Aberdeen Golf Statistieken, August: Alle Golven – Alle Wind
The rose diagram illustrates the variation of swells directed at Aberdeen through a typical August, based on 2480 NWW3 model predictions since 2006 (values every 3 hours). The wave model does not forecast wind or surf right at the shore so we have chosen the best grid node based on what we know about Aberdeen. In this particular case the best grid node is 20 km away (12 miles).
The rose diagram describes the distribution of swell directions and swell sizes, while the graph at the bottom shows the same thing but without direction information. Five colours illustrate increasing wave sizes. Blue shows the smallest swells, less that 0.5m (1.5 feet) high. These occurred 56% of the time. Green and yellow represent increasing swell sizes and largest swells greater than >3m (>10ft) are shown in red. In both graphs, the area of any colour is proportional to how often that size swell occurs.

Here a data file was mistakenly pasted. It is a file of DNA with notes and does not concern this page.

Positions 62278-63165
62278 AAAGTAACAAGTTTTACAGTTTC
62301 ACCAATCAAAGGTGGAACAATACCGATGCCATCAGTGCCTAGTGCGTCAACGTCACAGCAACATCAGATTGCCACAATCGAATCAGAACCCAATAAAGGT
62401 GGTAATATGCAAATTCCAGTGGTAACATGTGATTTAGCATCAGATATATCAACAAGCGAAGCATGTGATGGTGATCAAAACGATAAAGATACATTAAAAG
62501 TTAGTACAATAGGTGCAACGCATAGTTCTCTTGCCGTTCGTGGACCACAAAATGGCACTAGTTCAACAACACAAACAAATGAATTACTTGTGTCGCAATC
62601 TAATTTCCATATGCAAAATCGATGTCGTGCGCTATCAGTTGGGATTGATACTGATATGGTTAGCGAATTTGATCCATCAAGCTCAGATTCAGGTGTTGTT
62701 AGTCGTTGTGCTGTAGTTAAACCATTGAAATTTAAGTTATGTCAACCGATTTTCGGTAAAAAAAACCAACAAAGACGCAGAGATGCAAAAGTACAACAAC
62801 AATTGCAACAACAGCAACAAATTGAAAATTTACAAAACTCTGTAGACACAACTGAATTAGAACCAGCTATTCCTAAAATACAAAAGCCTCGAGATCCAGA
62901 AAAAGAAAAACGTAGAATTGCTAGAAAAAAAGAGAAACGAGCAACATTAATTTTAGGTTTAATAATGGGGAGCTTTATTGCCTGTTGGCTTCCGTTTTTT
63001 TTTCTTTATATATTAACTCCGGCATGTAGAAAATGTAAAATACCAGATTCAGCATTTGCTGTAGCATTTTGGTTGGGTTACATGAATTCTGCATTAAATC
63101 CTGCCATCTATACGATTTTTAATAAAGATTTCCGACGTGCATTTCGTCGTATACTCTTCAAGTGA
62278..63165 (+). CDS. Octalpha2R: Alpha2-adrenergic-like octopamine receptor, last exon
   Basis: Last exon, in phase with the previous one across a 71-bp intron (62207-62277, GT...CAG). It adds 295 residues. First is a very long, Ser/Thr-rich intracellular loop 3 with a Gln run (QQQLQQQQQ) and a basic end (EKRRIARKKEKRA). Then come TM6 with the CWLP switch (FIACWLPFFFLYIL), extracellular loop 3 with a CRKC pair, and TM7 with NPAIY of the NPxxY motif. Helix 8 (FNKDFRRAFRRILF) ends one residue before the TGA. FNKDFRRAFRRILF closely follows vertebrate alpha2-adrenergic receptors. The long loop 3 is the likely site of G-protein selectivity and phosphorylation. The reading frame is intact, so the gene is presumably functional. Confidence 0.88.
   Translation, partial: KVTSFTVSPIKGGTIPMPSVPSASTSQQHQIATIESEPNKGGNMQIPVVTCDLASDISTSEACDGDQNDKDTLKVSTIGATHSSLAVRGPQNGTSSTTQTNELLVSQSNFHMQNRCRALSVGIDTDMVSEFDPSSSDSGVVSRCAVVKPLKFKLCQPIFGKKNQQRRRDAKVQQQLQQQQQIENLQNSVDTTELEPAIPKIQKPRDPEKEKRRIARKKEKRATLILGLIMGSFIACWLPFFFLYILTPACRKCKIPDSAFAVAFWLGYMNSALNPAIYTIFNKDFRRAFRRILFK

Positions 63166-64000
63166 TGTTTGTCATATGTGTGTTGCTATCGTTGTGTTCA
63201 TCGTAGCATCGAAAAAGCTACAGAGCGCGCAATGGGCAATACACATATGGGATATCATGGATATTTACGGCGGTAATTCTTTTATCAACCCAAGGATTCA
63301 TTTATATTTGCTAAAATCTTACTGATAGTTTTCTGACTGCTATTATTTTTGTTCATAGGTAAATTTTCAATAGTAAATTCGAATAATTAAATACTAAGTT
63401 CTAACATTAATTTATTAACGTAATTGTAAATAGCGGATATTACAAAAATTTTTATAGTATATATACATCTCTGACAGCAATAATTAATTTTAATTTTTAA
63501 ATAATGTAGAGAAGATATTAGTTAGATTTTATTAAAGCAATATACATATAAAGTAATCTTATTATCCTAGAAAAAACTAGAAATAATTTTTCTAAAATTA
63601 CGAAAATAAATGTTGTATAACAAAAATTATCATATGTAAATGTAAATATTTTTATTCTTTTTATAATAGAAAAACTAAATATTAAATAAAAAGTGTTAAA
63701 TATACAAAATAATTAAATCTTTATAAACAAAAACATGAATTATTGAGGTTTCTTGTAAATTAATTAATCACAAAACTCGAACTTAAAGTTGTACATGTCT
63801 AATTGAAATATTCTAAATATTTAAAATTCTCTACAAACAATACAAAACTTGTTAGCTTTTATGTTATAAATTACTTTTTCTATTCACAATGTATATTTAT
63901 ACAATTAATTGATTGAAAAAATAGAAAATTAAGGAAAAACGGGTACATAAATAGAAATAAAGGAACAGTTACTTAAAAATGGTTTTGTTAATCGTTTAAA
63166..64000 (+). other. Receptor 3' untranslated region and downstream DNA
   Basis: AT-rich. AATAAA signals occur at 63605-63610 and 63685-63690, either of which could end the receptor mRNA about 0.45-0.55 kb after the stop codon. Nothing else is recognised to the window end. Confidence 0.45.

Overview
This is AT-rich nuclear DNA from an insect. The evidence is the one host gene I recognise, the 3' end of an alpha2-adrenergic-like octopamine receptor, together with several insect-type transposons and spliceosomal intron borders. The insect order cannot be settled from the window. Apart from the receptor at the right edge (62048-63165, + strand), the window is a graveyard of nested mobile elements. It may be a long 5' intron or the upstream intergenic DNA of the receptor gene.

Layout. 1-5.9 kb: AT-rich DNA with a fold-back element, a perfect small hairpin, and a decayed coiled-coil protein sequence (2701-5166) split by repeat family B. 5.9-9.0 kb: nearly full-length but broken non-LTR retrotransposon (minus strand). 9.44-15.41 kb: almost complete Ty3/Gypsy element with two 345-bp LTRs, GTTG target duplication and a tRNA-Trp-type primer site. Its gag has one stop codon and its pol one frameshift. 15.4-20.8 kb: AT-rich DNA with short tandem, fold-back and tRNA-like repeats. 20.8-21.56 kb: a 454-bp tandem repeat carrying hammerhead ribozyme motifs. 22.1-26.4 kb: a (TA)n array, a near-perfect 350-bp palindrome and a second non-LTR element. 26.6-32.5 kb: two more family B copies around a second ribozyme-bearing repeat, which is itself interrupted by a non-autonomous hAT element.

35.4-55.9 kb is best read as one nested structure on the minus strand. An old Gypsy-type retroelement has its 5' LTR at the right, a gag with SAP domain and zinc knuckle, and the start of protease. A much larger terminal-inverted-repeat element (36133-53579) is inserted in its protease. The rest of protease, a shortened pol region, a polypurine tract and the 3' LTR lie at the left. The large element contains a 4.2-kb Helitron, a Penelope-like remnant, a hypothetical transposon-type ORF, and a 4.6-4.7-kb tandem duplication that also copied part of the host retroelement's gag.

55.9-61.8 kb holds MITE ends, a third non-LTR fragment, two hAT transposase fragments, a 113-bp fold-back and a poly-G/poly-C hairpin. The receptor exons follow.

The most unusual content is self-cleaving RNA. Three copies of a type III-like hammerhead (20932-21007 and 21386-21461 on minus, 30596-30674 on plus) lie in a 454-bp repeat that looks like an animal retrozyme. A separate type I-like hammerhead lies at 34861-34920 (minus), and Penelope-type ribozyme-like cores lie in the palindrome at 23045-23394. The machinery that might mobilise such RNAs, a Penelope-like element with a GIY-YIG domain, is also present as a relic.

The diagram indicates that the dominant swell direction, shown by the biggest spokes, was SE, whereas the the most common wind blows from the SW. Because the wave model grid is away from the coast, sometimes a strong offshore wind blows largest waves away from Aberdeen and out to sea. We lump these in with the no surf category of the bar chart. To keep it simple we don't show these in the rose diagram. Because wind determines whether or not waves are clean enough to surf at Aberdeen, you can view an alternative image that shows only the swells that were predicted to coincide with glassy or offshore wind conditions. Over an average August, swells large enough to cause surfable waves at Aberdeen run for about 44% of the time.
IMPORTANT: Beta version feature! Swell heights are open water values from NWW3. There is no attempt to model near-shore effects. Coastal wave heights will generally be less, especially if the break does not have unobstructed exposure to the open ocean.